Building committee restores museum to Greenfield Fire Station’s design

  • The empty lot that will be the site of the future Greenfield Fire Station on Main Street near Coombs Avenue. STAFF PHOTO/PAUL FRANZ

  • The Fire Station Building Committee has ensured that these and other artifacts will have a home in the new fire station. STAFF FILE PHOTO/PAUL FRANZ

Staff Writer
Published: 1/21/2022 11:49:28 AM

GREENFIELD — The Fire Station Building Committee approved a design change request by Chief Robert Strahan that would effectively restore the museum into the overall construction budget.

“We’re going to hear that’s a need and not a want,” Strahan said. “I would argue, although not critical to operations, it is critical for our department. Every fire chief in the history of the department has had the honor to be the custodian of the hand pumper. I don’t want to be the first chief that doesn’t have a place for that to go.”

He spoke also to the contributions of Greenfield firefighters — past and present — that the museum would serve to recognize.

Prior to the unanimous vote Thursday evening, the museum was included as an alternate, with an estimated cost of $134,708. Strahan’s request involved reconfiguring the bays to reduce the overall square footage at a cost savings of roughly $300,000 — $134,708 of which would go toward the museum.

“I talked to some of the firefighters around what I’m proposing, and we all agree that this is something we can do,” he said. “It we were to square off those bays and make them double deep, that is a significant cost savings in square footage.”

He noted that both the previous fire station and the temporary fire station on Hope Street operate with four double-deep bays.

“We can make it work, especially with that outbuilding,” Strahan said, emphasizing the outbuilding would only be for auxiliary equipment, not primary response trucks. “This restores at least one … thing that is really, really important.”

Architects at Pacheco Ross Architects agreed that it was a viable plan.

“And as the chief pointed out, it’s not sacrificing the functionality,” said Architect Katrina N. Pacheco.

Fire Station Building Committee member Ed Jarvis, a retired firefighter and past deputy fire chief of the department, said he was “ecstatic” the museum would be included in the project.

“Years ago, I was one of three or four people that took the trip down to New York City to get a piece of steel from the World Trade Center,” said Jarvis, who is also city councilor for Precinct 1. “To me, that is not only Greenfield history, that is a world event and ... I’d like that to have a special place in the museum.”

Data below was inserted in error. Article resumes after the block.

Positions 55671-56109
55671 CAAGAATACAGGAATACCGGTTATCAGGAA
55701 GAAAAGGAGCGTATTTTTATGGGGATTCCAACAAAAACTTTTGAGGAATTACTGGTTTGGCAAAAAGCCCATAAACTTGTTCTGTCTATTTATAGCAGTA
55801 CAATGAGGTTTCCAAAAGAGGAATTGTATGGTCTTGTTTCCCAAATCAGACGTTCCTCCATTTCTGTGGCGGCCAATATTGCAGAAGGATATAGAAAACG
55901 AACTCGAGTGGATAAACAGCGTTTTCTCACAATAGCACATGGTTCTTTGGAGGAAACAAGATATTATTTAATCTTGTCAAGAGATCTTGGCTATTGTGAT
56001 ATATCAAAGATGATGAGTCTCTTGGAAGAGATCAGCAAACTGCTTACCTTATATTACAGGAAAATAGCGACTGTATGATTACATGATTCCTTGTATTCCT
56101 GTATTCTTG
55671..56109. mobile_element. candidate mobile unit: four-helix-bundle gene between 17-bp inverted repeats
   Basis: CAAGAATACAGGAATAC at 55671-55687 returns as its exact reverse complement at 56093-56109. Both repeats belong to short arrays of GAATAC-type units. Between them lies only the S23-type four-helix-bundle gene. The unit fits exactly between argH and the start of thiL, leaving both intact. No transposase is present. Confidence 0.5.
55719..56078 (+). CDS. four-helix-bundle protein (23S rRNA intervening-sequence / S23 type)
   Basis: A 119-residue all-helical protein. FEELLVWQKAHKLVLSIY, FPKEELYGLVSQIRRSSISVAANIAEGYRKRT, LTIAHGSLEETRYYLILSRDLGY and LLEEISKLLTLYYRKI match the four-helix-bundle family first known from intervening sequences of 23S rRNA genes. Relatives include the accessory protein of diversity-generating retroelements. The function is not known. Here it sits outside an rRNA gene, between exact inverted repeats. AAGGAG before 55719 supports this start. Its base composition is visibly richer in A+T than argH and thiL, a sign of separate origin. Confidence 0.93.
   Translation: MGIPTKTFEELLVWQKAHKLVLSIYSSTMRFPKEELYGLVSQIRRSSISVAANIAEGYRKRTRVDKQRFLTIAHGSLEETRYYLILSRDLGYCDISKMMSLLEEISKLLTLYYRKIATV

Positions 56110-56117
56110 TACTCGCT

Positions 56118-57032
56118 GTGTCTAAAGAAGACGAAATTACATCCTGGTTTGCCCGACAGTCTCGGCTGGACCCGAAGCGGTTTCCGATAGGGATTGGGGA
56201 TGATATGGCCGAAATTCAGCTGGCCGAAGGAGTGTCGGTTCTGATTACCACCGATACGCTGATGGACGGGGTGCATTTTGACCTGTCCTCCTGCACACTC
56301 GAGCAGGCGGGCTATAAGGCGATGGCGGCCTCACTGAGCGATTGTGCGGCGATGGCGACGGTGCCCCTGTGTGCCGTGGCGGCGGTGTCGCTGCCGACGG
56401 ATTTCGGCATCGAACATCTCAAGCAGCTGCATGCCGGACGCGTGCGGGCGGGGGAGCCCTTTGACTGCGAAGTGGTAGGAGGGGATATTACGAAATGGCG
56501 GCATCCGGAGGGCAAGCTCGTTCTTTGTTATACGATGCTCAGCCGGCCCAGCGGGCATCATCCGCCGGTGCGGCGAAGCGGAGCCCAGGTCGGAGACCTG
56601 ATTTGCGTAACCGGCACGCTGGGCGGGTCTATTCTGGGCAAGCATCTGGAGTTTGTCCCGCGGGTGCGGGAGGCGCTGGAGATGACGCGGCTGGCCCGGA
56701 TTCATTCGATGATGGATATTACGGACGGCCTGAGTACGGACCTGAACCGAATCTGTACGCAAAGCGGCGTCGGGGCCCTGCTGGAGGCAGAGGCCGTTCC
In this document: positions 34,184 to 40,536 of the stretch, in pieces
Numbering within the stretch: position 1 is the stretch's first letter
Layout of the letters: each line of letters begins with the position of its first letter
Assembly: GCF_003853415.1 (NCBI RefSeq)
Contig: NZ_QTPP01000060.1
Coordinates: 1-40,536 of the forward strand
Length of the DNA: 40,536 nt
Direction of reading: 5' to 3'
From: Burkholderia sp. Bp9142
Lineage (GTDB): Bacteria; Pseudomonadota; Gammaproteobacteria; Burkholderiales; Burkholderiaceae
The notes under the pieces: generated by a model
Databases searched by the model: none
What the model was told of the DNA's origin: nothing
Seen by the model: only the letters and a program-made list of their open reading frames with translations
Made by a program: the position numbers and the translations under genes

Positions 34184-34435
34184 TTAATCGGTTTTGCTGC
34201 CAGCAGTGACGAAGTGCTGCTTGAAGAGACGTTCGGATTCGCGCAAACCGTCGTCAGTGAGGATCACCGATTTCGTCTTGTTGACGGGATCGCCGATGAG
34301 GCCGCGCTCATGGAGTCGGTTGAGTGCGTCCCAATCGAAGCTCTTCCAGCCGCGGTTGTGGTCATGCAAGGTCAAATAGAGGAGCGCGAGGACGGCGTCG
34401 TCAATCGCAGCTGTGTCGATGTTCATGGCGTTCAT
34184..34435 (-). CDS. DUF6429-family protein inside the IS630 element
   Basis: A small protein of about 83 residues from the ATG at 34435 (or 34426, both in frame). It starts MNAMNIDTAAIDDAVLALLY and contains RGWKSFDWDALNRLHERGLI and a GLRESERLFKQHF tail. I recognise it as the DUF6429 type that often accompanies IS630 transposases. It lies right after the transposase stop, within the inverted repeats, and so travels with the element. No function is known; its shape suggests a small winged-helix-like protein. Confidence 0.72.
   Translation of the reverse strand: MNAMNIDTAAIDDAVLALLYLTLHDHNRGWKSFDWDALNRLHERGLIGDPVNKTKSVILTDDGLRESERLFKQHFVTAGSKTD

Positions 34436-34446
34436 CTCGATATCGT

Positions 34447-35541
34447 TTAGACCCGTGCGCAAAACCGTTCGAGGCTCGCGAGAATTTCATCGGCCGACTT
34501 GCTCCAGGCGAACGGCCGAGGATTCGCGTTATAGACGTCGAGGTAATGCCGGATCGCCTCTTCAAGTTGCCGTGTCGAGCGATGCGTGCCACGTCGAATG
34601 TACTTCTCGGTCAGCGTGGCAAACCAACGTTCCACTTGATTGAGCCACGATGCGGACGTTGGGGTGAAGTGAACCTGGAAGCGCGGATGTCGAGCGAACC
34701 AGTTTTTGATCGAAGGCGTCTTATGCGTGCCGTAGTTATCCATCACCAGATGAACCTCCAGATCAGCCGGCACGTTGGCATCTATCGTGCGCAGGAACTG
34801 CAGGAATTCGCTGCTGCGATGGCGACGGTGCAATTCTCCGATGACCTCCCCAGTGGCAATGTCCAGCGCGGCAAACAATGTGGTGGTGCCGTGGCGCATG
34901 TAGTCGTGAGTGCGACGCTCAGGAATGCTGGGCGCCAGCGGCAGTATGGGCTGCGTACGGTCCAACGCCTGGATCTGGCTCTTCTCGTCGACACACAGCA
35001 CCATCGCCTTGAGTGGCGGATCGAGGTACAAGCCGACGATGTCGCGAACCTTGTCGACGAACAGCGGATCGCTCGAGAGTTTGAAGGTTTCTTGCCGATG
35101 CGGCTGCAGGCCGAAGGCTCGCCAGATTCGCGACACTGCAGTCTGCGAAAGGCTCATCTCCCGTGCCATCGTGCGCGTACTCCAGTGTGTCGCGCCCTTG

The discussion at the special meeting Thursday evening followed last week’s meeting during which the Fire Station Building Committee voted to transfer the $615,000 allocated for furniture, fixtures and other expenses into the construction budget, which now totals $12.1 million.

The transfer was approved to allow one previously defined alternate — epoxy flooring — to be included in the overall construction budget, up from $10.1 million, for the architects to incorporate into a design before going out to bid.

To achieve the $12.1 million budget for construction, Project Manager Neil Joyce noted Mayor Roxann Wedegartner had committed $1 million in funds from the American Rescue Plan Act (ARPA), bringing the city’s total pool of money for the project up to $11.1 million for construction. Another $400,000 was previously moved from contingency into construction, and the $615,000 transfer from the furniture, fixtures and other expenses account last week helped to make up the difference.

The overall $17 million budget for the new fire station, slated to be built on Main Street near Coombs Avenue, includes roughly $2 million for the construction of the temporary fire station on Hope Street, in addition to construction for the new station, professional fees and contingency funds. The temporary fire station, which the department moved into in September, is expected to be used for two years.

Strahan told committee members that he was “humbled” by a discussion that took place at a City Council meeting on Wednesday night, during which At-Large Councilor Christine Forgey asked councilors if there was anything the city’s legislative body could do to help support the project.

The discussion, which came up at the tail end of the meeting as an item of new business not reasonably anticipated to be discussed, prompted a general conversation as to what role City Council has in the project.

“I feel there is a role in helping to solve this problem,” Forgey said.

With consideration for the progress the Fire Station Building Committee has to make toward putting the project out to bid, members seemed in agreement with the idea to create a subcommittee of the Ways and Means Committee to begin a discussion.

At the Fire Station Building Committee meeting on Thursday, Forgey implored the committee to create a list of what it needs from the city.

“The best thing that happened last night,” Forgey said, “was that there was a great deal of interest … in helping to see this project through.”

Reporter Mary Byrne can be reached at mbyrne@recorder.com or 413-930-4429. Twitter: @MaryEByrne


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